How probiotics interact with the human body is still being discovered. However, a recent review examined the evidence and potential mechanisms in which probiotics may balance oxidative stress.
Increased oxidative stress has been associated with a variety of health conditions including atherosclerosis, diabetes, neurodegenerative disease and cardiovascular diseases.1 Oxidative stress is caused by excessive reactive oxygen species (ROS) that damage lipids, DNA, and proteins that can result in improper cellular function and apoptosis.1 This process is natural and can be utilized by the cell, however an increase in ROS species causes an imbalance that native antioxidant mechanisms cannot counter. ROS species increase from exposure to cigarettes, radiation, herbicides, metal exposure, etc.1
Decreasing oxidative stress may be important in disease prevention and progression. Research has indicated that probiotics may aid in reducing ROS’s.1 A recent review “Antioxidant Properties of Probiotic Bacteria” published in Nutrients by Yang Wang et al., appraised evidence for potential use of probiotics as antioxidants. Mechanisms of probiotics that reduce oxidative stress include chelating metals, up regulating antioxidase activity, producing and up regulating antioxidant metabolites, and regulating specific signal pathways.1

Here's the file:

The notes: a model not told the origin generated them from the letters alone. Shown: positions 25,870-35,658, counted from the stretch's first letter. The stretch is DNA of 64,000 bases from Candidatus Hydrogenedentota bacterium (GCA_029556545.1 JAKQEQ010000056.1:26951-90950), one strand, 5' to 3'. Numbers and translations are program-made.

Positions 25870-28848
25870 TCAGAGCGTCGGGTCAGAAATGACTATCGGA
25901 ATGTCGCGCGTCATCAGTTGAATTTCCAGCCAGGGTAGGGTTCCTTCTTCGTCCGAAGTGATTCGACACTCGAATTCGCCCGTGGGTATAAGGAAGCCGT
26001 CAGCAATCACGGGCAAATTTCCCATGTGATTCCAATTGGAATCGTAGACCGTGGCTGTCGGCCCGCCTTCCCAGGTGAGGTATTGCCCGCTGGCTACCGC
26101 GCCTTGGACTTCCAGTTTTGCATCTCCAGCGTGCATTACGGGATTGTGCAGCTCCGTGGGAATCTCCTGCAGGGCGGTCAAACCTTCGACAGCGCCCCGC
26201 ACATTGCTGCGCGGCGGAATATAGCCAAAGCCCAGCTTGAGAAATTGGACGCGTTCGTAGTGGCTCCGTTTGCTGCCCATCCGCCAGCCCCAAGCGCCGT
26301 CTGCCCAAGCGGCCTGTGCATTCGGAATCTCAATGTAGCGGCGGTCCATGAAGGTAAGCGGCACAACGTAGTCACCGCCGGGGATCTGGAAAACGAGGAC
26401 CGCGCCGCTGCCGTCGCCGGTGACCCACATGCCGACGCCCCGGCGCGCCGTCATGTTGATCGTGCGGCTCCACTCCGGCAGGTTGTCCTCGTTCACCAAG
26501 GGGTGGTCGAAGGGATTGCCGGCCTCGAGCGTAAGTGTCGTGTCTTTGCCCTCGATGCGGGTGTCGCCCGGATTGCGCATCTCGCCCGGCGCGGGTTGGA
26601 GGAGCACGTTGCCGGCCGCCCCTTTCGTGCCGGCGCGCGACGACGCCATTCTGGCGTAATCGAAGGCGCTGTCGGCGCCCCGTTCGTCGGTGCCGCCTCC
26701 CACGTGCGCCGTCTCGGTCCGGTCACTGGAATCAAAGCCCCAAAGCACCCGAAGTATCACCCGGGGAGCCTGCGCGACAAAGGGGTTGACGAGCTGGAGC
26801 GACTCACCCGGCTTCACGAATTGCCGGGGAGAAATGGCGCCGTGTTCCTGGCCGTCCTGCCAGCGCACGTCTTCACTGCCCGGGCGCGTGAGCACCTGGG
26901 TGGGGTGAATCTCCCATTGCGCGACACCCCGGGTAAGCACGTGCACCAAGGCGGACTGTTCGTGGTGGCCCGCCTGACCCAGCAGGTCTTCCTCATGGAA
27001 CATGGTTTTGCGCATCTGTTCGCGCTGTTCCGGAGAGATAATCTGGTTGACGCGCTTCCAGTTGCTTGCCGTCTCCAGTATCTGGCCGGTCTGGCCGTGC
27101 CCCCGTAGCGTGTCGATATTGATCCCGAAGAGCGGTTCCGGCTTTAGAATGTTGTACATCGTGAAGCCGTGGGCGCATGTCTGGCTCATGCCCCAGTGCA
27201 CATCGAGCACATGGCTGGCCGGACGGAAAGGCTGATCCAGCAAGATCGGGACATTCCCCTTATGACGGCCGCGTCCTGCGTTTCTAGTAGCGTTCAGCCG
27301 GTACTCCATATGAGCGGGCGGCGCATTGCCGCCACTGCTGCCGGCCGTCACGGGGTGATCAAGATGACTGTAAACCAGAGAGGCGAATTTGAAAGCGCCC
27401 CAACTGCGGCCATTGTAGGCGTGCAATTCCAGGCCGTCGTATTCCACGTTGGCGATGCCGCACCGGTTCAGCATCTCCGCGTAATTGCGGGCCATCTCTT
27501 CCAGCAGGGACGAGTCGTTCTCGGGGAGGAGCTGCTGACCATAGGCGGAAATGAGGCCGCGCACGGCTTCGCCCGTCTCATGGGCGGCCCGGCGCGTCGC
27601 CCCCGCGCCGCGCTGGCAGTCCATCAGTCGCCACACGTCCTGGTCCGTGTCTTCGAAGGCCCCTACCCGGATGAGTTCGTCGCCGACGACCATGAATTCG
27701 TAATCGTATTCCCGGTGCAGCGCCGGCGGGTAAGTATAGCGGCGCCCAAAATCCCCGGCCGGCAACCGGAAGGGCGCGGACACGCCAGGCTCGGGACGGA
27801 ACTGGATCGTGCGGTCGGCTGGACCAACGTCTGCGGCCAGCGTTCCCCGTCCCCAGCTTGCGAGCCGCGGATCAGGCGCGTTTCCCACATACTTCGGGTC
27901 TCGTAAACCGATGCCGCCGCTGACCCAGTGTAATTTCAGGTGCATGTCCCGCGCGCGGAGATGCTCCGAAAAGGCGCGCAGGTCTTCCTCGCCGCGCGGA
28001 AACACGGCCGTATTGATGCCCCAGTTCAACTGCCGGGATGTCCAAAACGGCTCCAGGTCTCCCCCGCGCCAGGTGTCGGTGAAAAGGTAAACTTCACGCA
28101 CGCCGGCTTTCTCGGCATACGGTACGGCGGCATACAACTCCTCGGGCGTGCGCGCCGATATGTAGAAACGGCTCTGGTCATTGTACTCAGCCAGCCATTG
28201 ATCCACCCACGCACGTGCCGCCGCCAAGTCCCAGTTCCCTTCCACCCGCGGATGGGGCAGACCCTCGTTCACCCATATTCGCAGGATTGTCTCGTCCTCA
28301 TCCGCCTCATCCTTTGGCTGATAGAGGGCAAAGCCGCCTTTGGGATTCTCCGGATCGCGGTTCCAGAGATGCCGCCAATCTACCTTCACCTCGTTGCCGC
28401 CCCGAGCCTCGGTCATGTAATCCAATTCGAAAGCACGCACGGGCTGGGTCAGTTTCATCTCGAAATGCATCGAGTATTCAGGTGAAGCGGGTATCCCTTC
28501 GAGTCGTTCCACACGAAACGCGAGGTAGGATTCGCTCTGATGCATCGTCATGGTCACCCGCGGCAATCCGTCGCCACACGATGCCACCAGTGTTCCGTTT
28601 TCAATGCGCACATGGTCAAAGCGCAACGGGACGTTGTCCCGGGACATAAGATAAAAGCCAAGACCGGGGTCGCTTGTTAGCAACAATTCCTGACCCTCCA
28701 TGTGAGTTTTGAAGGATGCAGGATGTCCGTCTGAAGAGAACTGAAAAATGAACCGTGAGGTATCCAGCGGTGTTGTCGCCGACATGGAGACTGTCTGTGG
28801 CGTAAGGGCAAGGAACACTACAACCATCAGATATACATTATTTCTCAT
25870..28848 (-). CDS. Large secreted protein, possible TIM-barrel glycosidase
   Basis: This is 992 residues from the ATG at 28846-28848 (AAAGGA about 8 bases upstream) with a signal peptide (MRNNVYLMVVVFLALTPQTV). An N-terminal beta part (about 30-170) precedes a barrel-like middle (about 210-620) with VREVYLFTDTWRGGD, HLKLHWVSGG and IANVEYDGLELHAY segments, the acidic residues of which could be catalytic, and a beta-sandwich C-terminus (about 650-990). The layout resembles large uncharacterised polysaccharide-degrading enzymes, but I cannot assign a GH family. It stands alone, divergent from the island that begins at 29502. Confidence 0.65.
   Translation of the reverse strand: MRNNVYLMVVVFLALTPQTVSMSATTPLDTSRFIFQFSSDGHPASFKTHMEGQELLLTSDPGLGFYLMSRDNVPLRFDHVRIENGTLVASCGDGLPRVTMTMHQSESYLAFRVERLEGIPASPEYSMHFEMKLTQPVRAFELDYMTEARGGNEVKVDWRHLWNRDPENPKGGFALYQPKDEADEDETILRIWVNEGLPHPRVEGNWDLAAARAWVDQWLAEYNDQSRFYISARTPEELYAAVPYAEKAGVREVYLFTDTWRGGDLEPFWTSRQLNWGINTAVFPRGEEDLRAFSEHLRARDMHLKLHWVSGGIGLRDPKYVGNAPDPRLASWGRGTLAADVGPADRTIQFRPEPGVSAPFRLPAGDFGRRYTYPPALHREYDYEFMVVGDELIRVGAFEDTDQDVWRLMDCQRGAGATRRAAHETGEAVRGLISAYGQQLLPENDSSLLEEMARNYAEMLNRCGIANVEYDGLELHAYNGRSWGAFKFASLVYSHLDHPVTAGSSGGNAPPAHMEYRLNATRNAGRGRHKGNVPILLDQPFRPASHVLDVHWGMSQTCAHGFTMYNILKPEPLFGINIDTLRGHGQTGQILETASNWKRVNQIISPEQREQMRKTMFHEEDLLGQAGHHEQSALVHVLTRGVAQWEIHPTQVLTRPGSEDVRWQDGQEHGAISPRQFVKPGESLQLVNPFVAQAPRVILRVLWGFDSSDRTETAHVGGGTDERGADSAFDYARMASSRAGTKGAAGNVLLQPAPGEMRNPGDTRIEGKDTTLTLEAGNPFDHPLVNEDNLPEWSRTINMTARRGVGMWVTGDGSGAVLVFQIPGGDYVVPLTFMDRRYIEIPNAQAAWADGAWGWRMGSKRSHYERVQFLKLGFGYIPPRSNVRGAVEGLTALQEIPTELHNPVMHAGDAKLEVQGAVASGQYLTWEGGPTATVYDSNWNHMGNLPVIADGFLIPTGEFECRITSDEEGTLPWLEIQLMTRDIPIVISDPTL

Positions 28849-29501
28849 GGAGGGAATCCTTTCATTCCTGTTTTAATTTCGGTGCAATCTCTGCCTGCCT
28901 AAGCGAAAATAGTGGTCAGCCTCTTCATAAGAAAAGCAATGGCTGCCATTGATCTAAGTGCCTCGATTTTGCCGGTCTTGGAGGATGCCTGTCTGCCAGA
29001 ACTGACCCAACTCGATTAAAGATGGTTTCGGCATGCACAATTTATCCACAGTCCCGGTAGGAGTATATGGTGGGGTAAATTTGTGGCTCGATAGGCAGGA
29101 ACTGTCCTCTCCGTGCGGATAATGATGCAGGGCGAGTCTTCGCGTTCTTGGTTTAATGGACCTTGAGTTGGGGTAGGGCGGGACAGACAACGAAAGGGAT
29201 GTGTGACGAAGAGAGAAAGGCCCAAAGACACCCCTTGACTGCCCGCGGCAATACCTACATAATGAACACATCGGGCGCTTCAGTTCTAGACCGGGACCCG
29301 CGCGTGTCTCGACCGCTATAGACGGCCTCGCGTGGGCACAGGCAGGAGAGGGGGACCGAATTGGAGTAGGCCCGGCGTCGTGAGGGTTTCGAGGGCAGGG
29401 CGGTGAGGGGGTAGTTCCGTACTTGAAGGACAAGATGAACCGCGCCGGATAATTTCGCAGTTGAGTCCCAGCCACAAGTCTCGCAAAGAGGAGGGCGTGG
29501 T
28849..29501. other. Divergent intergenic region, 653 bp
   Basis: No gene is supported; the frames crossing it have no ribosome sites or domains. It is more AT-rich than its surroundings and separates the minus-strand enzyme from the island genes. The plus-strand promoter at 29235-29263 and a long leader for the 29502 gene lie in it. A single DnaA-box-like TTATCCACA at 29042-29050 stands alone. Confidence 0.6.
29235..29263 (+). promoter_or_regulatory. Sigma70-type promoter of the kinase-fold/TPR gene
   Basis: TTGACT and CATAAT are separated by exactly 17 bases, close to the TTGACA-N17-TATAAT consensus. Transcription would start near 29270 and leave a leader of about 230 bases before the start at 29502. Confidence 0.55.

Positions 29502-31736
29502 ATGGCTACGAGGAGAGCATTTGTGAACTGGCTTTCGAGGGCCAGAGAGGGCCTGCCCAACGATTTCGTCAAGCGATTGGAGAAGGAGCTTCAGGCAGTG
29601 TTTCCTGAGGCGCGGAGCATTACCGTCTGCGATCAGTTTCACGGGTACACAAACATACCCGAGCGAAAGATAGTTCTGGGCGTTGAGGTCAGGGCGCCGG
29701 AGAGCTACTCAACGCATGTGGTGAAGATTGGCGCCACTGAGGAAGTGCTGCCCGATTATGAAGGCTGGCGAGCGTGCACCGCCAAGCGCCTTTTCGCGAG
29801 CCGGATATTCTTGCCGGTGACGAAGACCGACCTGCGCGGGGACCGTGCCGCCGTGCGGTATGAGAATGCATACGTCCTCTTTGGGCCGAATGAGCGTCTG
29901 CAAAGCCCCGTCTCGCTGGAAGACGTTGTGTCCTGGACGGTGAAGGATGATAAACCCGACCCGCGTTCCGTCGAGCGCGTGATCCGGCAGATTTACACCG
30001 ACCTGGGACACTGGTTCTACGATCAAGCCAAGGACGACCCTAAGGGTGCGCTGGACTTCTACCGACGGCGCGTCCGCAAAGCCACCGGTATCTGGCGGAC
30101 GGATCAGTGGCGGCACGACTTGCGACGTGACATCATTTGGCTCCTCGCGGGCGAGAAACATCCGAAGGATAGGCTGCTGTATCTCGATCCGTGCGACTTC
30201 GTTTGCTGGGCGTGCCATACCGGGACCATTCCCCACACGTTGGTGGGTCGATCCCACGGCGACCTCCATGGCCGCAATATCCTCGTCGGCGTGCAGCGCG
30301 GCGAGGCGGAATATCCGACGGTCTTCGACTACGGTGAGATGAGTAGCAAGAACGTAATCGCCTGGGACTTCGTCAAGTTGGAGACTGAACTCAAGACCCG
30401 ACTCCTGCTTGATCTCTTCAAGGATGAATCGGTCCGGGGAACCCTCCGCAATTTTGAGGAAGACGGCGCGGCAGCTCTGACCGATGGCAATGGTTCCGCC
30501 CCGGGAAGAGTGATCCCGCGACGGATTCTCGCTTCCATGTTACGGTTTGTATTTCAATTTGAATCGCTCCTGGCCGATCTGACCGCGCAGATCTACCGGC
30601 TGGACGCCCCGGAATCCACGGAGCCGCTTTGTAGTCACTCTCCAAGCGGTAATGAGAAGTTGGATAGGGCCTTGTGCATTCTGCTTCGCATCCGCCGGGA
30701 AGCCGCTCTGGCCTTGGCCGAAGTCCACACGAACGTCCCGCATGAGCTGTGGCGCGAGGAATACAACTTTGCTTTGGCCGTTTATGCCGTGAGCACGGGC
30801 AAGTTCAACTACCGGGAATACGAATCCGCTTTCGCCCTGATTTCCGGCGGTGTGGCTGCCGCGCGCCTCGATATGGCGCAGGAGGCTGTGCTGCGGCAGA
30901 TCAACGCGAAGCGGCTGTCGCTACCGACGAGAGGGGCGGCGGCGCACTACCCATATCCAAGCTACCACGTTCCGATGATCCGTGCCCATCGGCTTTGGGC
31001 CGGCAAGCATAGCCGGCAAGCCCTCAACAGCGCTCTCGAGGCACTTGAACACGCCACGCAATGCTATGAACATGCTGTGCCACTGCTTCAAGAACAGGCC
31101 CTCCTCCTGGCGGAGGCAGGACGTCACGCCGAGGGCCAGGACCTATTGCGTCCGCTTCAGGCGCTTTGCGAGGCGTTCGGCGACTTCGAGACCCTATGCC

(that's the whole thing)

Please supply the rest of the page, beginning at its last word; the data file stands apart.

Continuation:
Probiotics also aid in reducing oxidative stress by maintaining healthy gut bacteria. There is strong evidence that probiotics may be useful as antioxidants, however further research in needed, especially in human trials.
Why is this Clinically Relevant?
Reducing oxidative stress may reduce development and progressions of diseases such as atherosclerosis and diabetes. Probiotics may be viable antioxidants because as they:
- Chelate metals
- Up-regulate antioxidase activity
- Produce and up-regulate antioxidant metabolites
1 Wang Y, Wu Y, Wang Y, et al. Antioxidant Properties of Probiotic Bacteria. Nutrients. 2017.